She rubs her bleary eyes.
“Ah,” Amara says. “Well, if you’d like, I’m sure Uncle wouldn’t object to you staying with us.” She smiles nostalgically. “It has been far too long since we’ve had a proper slumber party.”
Kat seriously considers the offer. The mansion must have a spare bedroom she could use. And even if she ends up on a couch again, at least she’d fit on an Elf-couch. And, of course, Amara doesn’t snore.
“In the meantime,” Amara continues. “Breakfast?”
“Yes!” Kat exclaims, loudly enough to draw confused glances from several passers-by and send the genteel pigeons of Goldharbour scattering into the air.
“Will you be coming with us, Mrs. Darkstone?” Amara asks, wilfully ignoring Kat’s sudden outburst. And the subsequent stares of the startled burghers of Goldharbour.
“As long as you don’t mind spending your morning with an old lady,” Estelle replies.
Amara seems genuinely offended by the very suggestion and stops just short of gasping in abject horror. “Of course we don’t mind! And you’re hardly an ‘old lady’, Mrs. Darkstone. You’re the very picture of vigour and vitality. And of grace and beauty, of course.”
Estelle smiles at Amara’s insistent compliment. “Thank you, dear.”
“Shall we be off, then?” Amara asks.
“Yes, please,” Kat answers.
Amara loops her arm through Kat’s and they wade into the hustle and bustle of Goldharbour, with Estelle following close behind.
Amara’s elegant, shimmery summer dress clashes with Kat’s threadbare, all-season, multi-purpose black pants and shirt, and tattered vest. Amara’s long, glimmering, silver-gold hair shimmers as brightly as her dress.
For an Elf, Amara has a pretty plain hair colour, unlike Kat’s pink-haired aunt and cousin. Kat’s own hair is a black mass of bedhead, barely forced into compliance by the ribbon holding it in its ponytail.
Estelle, being a beautiful, well-dressed, well-mannered lady herself, seems more like Amara’s mother than Kat’s. And she’s definitely tall enough to be an Elf. All she’s missing is the pointy ears.
Pointing with an immaculately manicured, long, delicate finger, Amara eagerly explains the significance of each and every building and market stall they pass. Kat looks on in disinterest with heavily lidded eyes. Other than the fact that everything looks more expensive here than back home, Kat has yet to notice any significant difference between Goldharbour and Porthaven.
They’re both cities by the sea that became rich and famous thanks to their vast fleets of merchant ships. This in turn led to each city hiring pirates to interfere with the other’s fleets, which itself was ultimately responsible for the rise in wealth and prominence of the Family Darkstone.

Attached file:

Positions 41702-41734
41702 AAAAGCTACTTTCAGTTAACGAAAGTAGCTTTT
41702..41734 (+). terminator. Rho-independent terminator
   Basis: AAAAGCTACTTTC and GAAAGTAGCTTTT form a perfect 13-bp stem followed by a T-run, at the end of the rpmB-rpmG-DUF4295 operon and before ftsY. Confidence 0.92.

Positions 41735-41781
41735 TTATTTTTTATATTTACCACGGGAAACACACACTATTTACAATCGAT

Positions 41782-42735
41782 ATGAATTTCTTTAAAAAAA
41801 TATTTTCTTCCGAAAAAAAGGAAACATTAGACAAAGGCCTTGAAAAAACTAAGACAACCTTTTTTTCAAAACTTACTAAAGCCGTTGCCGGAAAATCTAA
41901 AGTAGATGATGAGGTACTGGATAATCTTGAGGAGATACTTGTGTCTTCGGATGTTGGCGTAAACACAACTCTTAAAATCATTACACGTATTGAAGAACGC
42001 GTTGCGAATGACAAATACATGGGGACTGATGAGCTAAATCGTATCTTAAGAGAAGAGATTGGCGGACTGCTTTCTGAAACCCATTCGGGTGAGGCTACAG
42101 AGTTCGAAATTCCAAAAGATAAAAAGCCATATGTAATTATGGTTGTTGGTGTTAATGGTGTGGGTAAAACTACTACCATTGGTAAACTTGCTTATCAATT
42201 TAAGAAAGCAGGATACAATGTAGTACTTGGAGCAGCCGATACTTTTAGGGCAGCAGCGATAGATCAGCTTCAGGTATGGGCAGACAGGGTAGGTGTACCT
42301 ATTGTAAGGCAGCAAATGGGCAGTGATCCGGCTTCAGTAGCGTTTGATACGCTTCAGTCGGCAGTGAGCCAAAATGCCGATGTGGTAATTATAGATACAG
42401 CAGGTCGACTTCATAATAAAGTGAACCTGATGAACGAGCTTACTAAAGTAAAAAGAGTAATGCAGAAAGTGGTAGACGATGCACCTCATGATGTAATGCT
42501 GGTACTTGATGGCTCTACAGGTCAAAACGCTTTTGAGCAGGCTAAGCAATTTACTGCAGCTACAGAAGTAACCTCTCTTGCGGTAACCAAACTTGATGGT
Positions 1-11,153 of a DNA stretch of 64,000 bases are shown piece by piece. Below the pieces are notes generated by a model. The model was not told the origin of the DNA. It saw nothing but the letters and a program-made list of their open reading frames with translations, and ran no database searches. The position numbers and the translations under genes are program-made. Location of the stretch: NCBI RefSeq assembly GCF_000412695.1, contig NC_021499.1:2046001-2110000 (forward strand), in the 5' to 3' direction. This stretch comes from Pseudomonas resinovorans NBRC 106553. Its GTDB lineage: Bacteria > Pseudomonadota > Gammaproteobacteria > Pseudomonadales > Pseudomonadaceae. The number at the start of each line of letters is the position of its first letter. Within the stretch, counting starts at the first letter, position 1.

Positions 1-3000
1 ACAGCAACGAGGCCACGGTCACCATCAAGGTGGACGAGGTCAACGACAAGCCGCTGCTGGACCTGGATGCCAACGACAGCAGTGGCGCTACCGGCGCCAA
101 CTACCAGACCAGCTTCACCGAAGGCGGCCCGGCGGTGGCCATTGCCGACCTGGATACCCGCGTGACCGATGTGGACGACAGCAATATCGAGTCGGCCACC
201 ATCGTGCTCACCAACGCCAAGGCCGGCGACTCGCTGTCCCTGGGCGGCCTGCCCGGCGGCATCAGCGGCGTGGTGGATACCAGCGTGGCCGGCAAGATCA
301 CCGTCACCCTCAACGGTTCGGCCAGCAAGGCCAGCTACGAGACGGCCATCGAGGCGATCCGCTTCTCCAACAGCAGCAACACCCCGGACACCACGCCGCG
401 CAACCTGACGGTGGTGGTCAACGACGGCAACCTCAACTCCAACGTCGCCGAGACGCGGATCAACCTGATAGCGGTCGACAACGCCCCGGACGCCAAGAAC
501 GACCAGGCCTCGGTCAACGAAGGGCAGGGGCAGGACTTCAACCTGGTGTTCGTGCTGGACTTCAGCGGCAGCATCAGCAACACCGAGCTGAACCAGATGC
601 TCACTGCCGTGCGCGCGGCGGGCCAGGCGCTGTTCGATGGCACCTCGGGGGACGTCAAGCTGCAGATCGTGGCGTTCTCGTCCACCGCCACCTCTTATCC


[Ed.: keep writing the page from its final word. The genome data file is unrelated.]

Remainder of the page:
Over the course of their shared history, Goldharbour and Porthaven have often exchanged stern words with one another, occasionally escalating to exchanges of cannon fire.
In recent generations, though, the two cities have realised that it is to the benefit of everyone involved to become partners in trade, rather than rivals. The subsequent treaties signed by the two cities have established what has become known as the “East Realmgard Sempiternal Maritime Concordat”.
Of those, Kat understands only the words “east” and “Realmgard”.
The alliance between Porthaven and Goldharbour has made both cities significantly richer, and allowed them to direct their ambitions against what they have mutually decided are their true rivals.
The preposterously-named alliance’s energy is currently focused on surpassing the coalition of trade cities along Realmgard’s northern coast with the equally preposterous name of “The Most Excellent Free and Hanseatic Fraternity of the Serene Republics Boreal”.
Kat figures it’s only a matter of time before the two alliances decide that making money is better than making enemies and merge into some terrible super-alliance with a name at least sixteen words long.
As Amara continues to serve as their tour guide through the streets of Goldharbour, Kat notices something. There are posters set up on the walls at regular intervals. They haven’t yet passed close enough for Kat to get a good look at them, but there have been so many that she’s sure that they must be important.